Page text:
16. There remains ‘the decisive fact, with or without the emphasis of a special sacramental action, that the contracting of a marriage has a spiritual implication and obligation’, and this not only in relation to God, but also in relation of people, and therefore to the Christian community.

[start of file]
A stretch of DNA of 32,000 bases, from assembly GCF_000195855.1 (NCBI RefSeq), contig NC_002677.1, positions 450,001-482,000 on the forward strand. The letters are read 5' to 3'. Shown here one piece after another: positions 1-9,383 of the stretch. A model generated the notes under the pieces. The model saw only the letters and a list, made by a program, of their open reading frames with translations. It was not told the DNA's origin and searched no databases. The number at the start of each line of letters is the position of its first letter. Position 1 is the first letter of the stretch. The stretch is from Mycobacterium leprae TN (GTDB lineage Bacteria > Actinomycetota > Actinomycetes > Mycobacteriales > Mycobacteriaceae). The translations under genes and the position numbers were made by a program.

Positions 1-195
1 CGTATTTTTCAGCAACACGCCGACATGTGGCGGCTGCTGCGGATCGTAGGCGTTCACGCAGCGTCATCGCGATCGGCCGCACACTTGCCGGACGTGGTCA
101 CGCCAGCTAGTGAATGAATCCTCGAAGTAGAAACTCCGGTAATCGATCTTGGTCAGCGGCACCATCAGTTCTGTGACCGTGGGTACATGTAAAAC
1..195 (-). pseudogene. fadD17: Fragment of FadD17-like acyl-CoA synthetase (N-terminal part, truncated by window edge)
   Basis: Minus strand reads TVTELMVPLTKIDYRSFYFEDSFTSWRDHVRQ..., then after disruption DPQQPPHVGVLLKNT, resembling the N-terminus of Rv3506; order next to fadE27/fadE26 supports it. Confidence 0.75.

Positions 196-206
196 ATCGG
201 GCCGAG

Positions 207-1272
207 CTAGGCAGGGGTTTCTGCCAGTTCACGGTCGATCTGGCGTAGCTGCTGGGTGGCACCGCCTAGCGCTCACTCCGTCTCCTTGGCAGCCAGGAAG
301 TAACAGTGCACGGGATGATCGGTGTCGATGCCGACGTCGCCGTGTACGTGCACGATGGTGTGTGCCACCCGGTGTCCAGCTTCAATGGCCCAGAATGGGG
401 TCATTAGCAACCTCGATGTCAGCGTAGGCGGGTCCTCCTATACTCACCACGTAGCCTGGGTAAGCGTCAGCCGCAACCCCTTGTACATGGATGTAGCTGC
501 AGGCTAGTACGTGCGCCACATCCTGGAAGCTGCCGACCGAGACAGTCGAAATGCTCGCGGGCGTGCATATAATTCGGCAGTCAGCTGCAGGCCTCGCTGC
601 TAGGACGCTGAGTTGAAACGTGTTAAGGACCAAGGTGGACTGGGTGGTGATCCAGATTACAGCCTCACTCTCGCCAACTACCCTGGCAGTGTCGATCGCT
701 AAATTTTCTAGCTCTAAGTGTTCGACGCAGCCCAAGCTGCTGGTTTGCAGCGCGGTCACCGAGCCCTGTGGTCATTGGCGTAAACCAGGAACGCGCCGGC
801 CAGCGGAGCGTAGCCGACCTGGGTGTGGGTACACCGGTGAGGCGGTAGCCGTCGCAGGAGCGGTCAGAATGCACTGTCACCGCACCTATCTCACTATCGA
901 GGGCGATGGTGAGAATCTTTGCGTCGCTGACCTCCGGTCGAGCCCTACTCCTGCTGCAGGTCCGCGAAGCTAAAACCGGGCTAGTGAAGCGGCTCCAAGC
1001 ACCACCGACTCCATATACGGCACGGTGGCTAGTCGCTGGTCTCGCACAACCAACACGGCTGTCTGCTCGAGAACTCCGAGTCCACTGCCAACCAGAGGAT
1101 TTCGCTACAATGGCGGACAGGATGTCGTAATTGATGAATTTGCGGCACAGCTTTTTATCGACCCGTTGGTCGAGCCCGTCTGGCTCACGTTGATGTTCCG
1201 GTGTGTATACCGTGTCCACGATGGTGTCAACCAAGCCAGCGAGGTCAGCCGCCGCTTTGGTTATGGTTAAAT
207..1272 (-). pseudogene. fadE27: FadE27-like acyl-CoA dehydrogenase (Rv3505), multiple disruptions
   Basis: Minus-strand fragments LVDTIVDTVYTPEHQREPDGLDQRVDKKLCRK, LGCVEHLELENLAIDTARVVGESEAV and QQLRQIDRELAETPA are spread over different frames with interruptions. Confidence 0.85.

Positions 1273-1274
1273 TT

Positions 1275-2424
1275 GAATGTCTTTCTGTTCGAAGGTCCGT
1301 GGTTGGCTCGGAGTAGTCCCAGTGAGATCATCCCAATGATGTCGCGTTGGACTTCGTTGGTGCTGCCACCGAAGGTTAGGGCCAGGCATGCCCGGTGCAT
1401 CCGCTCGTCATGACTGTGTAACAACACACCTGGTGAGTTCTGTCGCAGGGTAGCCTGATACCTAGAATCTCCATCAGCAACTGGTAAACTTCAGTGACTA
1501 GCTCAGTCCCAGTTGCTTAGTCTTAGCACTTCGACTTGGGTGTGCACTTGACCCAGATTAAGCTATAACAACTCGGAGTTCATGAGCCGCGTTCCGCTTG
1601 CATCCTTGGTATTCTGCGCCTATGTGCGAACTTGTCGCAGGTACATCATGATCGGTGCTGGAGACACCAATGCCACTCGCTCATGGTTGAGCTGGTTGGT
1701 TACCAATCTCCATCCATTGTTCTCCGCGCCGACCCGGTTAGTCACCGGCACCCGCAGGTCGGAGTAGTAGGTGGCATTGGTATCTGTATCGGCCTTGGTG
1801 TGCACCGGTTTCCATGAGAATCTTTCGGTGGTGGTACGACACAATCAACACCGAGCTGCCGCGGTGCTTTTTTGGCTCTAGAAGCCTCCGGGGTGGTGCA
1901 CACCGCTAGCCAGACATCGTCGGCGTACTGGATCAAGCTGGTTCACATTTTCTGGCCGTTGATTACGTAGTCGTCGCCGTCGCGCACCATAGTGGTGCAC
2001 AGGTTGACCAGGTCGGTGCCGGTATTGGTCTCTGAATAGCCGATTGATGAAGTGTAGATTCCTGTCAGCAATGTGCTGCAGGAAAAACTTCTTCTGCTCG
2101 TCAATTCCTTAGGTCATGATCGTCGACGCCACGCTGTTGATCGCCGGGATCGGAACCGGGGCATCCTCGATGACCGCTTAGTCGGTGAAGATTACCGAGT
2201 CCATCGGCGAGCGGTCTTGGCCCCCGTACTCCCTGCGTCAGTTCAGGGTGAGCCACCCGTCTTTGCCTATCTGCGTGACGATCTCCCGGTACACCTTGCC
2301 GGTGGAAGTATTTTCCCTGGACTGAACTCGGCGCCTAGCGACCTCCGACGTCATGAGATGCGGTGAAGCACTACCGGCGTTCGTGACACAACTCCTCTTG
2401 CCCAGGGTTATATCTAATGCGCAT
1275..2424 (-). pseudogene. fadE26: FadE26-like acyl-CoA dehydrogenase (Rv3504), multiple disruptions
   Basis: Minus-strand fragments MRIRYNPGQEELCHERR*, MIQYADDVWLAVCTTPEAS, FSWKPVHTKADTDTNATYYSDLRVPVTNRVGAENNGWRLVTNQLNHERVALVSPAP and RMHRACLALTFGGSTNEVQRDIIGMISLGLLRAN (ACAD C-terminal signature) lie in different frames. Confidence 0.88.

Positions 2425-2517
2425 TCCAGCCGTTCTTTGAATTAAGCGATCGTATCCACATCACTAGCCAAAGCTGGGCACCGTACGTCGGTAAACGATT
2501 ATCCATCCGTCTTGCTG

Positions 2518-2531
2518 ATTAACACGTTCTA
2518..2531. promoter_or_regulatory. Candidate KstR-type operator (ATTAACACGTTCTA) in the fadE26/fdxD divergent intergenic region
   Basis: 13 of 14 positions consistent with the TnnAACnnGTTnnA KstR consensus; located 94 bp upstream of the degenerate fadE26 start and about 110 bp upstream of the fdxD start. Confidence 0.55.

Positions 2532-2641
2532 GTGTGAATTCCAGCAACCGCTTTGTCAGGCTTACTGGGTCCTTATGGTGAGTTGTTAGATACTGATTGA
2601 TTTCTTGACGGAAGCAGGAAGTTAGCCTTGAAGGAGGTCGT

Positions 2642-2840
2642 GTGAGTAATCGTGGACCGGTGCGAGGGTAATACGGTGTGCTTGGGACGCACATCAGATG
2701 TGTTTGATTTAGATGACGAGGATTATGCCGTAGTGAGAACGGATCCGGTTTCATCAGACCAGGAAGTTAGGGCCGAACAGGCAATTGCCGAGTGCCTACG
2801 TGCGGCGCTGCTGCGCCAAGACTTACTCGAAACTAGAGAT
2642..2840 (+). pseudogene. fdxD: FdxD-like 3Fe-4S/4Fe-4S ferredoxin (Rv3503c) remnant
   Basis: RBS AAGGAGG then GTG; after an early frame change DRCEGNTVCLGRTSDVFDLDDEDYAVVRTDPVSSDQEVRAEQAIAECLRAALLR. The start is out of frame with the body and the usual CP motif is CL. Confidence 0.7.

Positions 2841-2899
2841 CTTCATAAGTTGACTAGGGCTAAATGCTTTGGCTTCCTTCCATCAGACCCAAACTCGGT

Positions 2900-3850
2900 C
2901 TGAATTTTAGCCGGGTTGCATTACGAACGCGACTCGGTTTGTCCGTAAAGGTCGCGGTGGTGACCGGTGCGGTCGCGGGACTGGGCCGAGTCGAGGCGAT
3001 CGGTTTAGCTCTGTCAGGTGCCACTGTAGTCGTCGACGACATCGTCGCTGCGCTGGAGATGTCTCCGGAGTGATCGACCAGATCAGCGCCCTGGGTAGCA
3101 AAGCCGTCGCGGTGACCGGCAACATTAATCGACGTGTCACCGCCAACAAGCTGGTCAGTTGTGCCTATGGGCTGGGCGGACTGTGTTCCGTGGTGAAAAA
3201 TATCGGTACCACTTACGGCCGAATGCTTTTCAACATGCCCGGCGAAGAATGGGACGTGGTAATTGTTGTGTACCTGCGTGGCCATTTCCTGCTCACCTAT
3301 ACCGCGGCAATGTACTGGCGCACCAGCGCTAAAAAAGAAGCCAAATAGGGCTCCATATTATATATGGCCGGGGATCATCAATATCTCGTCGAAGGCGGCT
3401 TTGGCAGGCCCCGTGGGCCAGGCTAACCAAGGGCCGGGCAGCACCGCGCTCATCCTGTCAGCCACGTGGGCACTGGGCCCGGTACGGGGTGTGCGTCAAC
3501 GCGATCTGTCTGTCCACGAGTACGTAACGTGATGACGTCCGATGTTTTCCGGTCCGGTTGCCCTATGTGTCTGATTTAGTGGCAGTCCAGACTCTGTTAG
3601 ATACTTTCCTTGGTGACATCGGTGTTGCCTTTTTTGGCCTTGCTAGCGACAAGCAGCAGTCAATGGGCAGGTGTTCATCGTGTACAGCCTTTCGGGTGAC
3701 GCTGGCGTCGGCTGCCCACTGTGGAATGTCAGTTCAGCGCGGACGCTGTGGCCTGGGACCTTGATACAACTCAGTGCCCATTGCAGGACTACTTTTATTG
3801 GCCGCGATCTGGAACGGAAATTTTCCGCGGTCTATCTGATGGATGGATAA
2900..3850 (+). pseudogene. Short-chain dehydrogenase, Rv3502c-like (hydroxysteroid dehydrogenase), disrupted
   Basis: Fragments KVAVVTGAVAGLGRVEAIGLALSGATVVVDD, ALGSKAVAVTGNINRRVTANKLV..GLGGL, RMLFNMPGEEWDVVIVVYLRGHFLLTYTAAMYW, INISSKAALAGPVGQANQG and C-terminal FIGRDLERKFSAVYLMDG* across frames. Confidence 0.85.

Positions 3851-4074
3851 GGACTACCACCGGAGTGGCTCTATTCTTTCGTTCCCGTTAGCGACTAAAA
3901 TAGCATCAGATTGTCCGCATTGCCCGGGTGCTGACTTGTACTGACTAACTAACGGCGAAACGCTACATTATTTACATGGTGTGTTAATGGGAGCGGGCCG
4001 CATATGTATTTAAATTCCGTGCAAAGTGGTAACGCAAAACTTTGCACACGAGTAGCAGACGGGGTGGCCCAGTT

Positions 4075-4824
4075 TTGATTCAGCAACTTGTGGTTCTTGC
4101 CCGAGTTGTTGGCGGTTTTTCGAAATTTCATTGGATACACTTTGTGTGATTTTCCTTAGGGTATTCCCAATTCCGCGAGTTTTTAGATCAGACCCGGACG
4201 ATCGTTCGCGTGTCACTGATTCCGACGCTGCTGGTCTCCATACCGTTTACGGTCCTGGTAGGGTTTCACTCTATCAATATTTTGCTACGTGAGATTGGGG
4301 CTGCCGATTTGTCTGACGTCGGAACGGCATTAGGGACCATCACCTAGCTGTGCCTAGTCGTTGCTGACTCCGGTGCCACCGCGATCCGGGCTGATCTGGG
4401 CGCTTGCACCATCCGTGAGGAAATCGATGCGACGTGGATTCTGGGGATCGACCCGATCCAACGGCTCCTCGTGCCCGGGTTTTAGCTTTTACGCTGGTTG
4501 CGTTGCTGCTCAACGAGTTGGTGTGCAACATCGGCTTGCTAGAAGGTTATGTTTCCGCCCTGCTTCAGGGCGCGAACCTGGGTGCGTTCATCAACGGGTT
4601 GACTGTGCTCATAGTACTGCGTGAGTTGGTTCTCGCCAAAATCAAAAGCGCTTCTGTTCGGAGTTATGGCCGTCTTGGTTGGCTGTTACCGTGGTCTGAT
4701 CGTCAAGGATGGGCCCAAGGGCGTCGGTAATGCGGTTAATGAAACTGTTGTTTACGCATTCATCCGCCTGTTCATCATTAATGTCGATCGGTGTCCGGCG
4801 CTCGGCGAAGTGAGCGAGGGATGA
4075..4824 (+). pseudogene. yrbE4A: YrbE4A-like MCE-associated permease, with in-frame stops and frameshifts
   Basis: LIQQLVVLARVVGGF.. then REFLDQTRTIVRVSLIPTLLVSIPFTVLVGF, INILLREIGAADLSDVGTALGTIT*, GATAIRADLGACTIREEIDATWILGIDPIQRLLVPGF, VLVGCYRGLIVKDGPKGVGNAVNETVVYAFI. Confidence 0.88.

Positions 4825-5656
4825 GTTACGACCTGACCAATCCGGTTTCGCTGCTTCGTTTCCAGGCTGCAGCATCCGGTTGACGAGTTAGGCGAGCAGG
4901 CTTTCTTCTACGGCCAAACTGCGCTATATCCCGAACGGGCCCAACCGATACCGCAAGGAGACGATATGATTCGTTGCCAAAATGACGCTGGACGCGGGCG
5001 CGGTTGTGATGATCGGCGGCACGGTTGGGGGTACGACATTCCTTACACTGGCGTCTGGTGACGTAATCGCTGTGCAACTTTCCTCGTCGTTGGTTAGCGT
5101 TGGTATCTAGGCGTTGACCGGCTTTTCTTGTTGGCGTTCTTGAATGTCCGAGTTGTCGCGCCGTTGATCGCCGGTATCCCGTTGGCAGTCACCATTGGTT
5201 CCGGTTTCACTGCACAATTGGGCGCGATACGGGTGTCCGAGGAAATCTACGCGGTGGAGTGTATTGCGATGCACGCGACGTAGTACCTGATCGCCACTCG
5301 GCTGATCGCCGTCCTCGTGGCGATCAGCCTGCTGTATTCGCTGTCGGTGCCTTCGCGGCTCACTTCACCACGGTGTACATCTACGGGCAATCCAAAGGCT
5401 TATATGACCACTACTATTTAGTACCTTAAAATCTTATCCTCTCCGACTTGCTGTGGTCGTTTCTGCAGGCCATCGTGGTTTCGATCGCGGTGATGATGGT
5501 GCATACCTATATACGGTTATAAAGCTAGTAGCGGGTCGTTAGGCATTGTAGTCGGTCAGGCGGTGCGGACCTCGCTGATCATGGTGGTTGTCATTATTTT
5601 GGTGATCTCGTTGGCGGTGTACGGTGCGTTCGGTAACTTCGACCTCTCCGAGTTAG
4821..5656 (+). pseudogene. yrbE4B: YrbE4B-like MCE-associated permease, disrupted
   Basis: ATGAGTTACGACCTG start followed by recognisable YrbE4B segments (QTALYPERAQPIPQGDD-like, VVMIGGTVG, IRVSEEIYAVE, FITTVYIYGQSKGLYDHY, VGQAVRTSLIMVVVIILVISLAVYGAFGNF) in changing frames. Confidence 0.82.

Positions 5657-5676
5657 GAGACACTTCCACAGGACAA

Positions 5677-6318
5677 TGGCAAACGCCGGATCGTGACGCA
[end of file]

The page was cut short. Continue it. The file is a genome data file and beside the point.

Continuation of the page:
17. ‘The conclusion and existence of a marriage honours or dishonours, promotes or disturbs, edifies or scandalises the whole community. It requires the faith, the preaching, the intercession, the understanding and loving interest of the latter. It is an affair of the community and not merely of the married couple. If the declaration of this commitment and obligation cannot be a legal action like the corresponding declaration in the case of the state, it must yet be considered that if the latter is to be seriously effective and powerful it presupposes the existence of this spiritual and ecclesiastical tie and obligation. And although this spiritual tie and obligation cannot be created or guaranteed by any declaration – and the marriage itself certainly cannot be constituted by what takes place between the married couple and the community – the credal declaration of a marriage to the community and the responsive declaration of the latter cannot be evaded in some form, perhaps extremely unpretentious. The event of a marriage in its full bearing on the mutual relationship between the community and the couple must be presented in some way no less to the former than to the latter’.